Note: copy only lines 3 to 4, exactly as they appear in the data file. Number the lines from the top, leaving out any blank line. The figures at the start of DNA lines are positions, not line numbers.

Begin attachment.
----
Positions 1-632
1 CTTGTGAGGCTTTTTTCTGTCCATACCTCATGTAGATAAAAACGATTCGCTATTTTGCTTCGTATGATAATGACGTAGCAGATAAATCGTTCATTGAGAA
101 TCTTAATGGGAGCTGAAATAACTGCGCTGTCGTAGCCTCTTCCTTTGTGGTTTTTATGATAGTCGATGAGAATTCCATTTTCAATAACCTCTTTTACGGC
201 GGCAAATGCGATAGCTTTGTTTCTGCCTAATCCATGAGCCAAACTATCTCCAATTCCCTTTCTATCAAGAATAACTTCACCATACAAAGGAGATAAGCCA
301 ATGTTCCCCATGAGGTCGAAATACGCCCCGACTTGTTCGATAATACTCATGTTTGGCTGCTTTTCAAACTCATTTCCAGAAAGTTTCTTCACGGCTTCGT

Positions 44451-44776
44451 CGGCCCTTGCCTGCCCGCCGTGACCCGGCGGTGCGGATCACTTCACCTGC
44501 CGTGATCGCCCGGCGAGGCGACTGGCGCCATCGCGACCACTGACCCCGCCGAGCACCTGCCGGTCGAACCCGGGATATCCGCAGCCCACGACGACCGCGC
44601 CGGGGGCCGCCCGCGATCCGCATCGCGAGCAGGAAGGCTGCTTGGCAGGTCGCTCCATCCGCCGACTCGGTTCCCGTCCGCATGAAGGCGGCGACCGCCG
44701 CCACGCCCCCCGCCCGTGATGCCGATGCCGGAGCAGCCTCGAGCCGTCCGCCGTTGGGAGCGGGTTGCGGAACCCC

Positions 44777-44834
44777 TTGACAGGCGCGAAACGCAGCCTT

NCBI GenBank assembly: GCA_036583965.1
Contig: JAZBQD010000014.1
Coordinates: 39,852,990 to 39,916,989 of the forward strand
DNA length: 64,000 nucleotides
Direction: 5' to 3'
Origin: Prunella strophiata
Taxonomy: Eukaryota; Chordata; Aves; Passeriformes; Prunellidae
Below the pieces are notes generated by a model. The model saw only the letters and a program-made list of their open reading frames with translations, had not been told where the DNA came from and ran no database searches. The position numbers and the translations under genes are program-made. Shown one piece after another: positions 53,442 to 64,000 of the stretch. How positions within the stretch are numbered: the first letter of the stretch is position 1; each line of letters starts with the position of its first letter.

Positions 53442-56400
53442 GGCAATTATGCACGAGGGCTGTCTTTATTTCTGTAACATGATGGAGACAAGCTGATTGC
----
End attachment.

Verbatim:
101 TCTTAATGGGAGCTGAAATAACTGCGCTGTCGTAGCCTCTTCCTTTGTGGTTTTTATGATAGTCGATGAGAATTCCATTTTCAATAACCTCTTTTACGGC
201 GGCAAATGCGATAGCTTTGTTTCTGCCTAATCCATGAGCCAAACTATCTCCAATTCCCTTTCTATCAAGAATAACTTCACCATACAAAGGAGATAAGCCA